D'Works TV, Burnett eye injunction due to unlawful biz practices
A California Superior Court judge is expected to rule today on whether to grant an emergency injunction locking Fox from launching its boxing skein “The Next Great Champ” on Sept. 10.
DreamWorks TV and reality maven Mark Burnett — the producers behind NBC’s upcoming “The Contender” — asked the court to issue the injunction on the grounds that Fox and “Champ” producers engaged in unlawful business practices.
The request is part of a lawsuit DreamWorks co-founder Jeffrey Katzenberg and Burnett (through their Contender Partners subsid) filed Tuesday accusing Fox and “Champ” exec producer Endemol USA of breaking numerous laws in order to rush “their ersatz copycat” show onto the air before “The Contender” can premiere on NBC.
Peacock, which plans to debut “The Contender” in November, is not a party to the court action. Suit also names Lock & Key Prods., which is producing “Champ” with Endemol.
Via the 11-page complaint, Katzenberg and Burnett contend that Fox grew furious after losing a heated bid between the networks to land the rights to “Contender” and vowed to create its own boxing series that would “destroy” the prospects for “Contender.”
“It would be terribly damaging to the sport, to our show ‘The Contender’ and to all the participants if anyone were to profit from or gain an unfair advantage by breaking the law,” Burnett and Katzenberg said in a separate statement.
During a morning hearing in Santa Monica, lawyers for Katzenberg and Burnett asked Superior Court Judge Linda Lefkowitz to issue a temporary restraining order against “Champ.”
The “Contender” producers based their complaint on an Aug. 12 report by outgoing California State Athletic Commission chair Sanford Michelman, who suggested that the producers of “Champ” broke the rules and regs governing the sport of boxing.
Michelman’s term expired in recent days, however, and the remaining commissioners have not acted upon the report — which, for reasons unknown, did not bear Michelman’s name. A hearing in the matter has been postponed several times due to Michelman’s departure.
A spokesman for the California State Attorney General’s Office said Tuesday that the AG’s staff has considered Michelman’s report and forwarded its recommendations back to the commission. He said those recommendations are protected by attorney-client privilege.
Reps for the Athletic Commission were unavailable for comment.
Producers of “Contender” said they were forced to take matters into their own hands and act as “a private attorney general” since neither the commission nor the AG’s office is able “to move with sufficient speed” to obtain the necessary relief.
“The significance of the chairman’s findings left us with no choice but to ask the court to issue a restraining order to prevent ‘The Next Great Champ’ from using any film of any boxing match that wasn’t lawfully promoted,” Katzenberg and Burnett said in their statement. “These laws regulating boxing promotion are designed to protect the health and safety of the fighters and the sport of boxing.”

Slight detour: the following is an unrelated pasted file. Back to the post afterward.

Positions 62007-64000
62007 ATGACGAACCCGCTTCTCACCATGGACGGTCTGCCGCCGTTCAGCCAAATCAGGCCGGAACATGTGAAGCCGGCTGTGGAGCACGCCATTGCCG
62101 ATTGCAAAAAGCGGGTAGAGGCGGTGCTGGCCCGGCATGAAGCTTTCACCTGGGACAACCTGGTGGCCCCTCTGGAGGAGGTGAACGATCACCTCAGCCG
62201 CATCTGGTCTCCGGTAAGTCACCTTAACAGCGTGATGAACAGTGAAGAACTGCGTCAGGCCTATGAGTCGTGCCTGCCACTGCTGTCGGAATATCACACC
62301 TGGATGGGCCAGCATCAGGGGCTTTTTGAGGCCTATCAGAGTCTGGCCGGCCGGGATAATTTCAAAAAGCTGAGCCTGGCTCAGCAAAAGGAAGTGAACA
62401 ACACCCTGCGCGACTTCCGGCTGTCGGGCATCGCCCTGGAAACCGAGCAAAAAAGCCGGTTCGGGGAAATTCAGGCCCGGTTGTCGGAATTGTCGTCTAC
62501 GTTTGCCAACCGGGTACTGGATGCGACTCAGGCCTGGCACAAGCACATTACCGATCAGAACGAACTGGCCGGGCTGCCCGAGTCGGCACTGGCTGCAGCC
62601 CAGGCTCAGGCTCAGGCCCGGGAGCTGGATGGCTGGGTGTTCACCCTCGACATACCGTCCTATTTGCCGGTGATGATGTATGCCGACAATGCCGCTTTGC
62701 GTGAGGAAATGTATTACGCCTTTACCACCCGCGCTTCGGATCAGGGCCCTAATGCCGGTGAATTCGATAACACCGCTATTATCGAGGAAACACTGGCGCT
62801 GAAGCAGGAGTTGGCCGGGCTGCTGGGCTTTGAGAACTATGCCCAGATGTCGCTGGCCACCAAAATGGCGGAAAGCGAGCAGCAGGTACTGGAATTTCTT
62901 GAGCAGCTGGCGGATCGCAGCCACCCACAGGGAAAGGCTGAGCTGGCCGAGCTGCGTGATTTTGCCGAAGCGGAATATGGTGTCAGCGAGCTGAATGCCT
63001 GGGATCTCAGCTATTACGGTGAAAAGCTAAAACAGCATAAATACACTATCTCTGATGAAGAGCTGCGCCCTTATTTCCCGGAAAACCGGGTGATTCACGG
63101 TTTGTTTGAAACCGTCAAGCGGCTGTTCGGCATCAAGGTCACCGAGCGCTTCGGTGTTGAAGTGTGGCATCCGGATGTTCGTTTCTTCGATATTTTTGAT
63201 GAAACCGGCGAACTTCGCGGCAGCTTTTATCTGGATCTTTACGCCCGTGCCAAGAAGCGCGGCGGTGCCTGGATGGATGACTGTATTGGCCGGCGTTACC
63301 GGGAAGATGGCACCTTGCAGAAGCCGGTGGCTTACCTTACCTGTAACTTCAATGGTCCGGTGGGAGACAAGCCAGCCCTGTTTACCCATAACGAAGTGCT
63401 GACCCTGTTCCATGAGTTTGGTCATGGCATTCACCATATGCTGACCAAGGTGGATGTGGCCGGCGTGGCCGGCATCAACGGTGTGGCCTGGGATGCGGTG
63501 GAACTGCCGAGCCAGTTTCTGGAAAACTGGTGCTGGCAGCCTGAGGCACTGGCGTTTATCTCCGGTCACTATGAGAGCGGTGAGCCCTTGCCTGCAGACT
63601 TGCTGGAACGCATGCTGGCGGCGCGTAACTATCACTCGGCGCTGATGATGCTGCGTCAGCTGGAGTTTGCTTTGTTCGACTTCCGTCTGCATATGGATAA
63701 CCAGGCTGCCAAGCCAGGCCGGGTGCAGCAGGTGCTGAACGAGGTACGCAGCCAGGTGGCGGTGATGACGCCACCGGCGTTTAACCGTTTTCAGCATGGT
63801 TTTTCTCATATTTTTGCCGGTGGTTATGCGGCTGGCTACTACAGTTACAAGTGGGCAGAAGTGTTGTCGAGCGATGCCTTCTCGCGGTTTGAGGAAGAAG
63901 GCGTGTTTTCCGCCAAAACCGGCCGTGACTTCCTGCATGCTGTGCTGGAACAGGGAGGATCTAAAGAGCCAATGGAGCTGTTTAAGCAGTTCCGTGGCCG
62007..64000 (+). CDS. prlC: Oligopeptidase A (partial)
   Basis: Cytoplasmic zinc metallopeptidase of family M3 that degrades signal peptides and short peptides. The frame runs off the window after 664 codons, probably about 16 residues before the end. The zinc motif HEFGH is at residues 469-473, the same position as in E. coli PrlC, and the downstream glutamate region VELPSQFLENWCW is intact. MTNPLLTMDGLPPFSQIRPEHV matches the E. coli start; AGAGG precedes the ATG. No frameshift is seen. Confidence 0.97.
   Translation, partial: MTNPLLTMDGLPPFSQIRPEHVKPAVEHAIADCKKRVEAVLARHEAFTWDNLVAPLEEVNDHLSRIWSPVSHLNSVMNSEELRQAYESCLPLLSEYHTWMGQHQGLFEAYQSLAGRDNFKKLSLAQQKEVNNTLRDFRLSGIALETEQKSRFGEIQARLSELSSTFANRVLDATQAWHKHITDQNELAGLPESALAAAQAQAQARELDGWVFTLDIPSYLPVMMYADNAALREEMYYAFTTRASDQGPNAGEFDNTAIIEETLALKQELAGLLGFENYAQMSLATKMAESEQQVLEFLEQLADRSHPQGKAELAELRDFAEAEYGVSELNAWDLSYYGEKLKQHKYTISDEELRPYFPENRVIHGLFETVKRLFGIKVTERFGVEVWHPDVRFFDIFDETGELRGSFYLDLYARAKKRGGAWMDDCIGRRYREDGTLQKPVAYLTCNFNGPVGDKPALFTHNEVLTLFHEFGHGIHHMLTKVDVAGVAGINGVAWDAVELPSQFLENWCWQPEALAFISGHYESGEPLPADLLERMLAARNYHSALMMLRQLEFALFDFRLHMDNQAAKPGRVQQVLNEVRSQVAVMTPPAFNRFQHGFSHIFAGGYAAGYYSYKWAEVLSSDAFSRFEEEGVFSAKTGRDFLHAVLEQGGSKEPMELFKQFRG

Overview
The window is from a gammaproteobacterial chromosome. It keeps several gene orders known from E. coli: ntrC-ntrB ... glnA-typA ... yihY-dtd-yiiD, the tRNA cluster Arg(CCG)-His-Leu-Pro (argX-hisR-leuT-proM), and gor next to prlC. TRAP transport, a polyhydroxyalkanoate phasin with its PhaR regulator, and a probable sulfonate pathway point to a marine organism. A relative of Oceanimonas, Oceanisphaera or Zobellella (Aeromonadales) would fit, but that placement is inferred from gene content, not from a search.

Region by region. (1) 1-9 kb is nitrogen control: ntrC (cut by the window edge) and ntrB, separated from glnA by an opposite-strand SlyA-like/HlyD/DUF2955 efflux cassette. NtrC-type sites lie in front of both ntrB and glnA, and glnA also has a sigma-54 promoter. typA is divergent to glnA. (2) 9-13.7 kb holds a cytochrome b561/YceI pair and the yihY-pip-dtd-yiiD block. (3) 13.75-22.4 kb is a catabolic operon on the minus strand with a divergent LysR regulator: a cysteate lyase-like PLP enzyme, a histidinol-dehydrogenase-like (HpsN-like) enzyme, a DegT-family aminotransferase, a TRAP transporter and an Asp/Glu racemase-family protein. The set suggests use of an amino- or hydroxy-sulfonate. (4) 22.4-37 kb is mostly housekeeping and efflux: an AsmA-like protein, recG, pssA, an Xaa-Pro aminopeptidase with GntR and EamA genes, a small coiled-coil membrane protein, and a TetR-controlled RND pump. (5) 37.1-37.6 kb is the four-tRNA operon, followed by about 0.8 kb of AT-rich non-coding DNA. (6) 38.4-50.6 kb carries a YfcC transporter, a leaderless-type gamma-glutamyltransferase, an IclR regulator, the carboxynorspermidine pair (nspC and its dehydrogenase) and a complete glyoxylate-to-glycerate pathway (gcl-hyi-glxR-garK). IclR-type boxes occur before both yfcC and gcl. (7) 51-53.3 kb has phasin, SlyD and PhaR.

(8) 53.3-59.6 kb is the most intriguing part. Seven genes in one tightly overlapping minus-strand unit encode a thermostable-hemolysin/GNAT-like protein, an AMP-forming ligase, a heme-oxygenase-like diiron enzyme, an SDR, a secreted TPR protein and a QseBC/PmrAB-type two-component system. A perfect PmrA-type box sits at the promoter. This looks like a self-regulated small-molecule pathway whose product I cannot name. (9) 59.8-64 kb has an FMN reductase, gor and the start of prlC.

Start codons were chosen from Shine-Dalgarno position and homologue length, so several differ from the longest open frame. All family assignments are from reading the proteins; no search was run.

Fox spokesman Scott Grogin said Katzenberg and Burnett are trying to “stifle competition” by seeking an inappropriate prior restraint of a broadcast.
Lawsuit against Fox says that “Champ” producers “materially and knowingly violated numerous state boxing laws and regulations” in arranging and promoting the boxing matches featured in the series, which has wrapped production. Suit also alleges that “Champ” producers lied to the Athletic Commission.
Specifically, action states that Endemol and Lock & Key are not licensed to hold or promote boxing matches but did so anyway. They also failed to file certain financial documents with the commission.
But speaking at the Television Critics Assn. press tour, “Champ” producers said everything was done above board in filming the series, which headlines boxer Oscar De La Hoya.
De La Hoya’s promotion company Golden Boy Enterprises is one of the biggest boxing promoters in the state and is helping to produce “Champ.” Golden Boy was not named in the lawsuit.
At the press tour, Golden Boy Enterprises CEO Richard Schaefer said there were two issues — payment of officials and television taxes — that the commission was probing with regard to boxing matches set up for the show.
Schaefer said Golden Boy enjoys a solid track record with the commission.
But Michelman’s memo to the Athletic Commission argued otherwise, maintaining that Golden Boy misrepresented the date in which its contract was signed to serve as a partner with and officially licensed promoter for Endemol and Lock & Key.
Michelman alleged that Endemol and Lock & Key had been producing and promoting fights for “Champ” prior to officially sealing a deal with a licensed promoter such as Golden Boy.
Michelman had also drafted a letter to Golden Boy, Endemol and Lock & Key on July 2, accusing the production of more or less renting out Golden Boy’s license as a promoter and “aiding and abetting Endemol and Lock & Key in the co-promotion of the show’s fights.”
In response, “Champ” attorney Stephen Espinoza sent a letter to Michelman on July 5, arguing that “the coordination and staging of the boxing events for the series have been conducted, and will in the future be conducted, solely by Golden Boy.”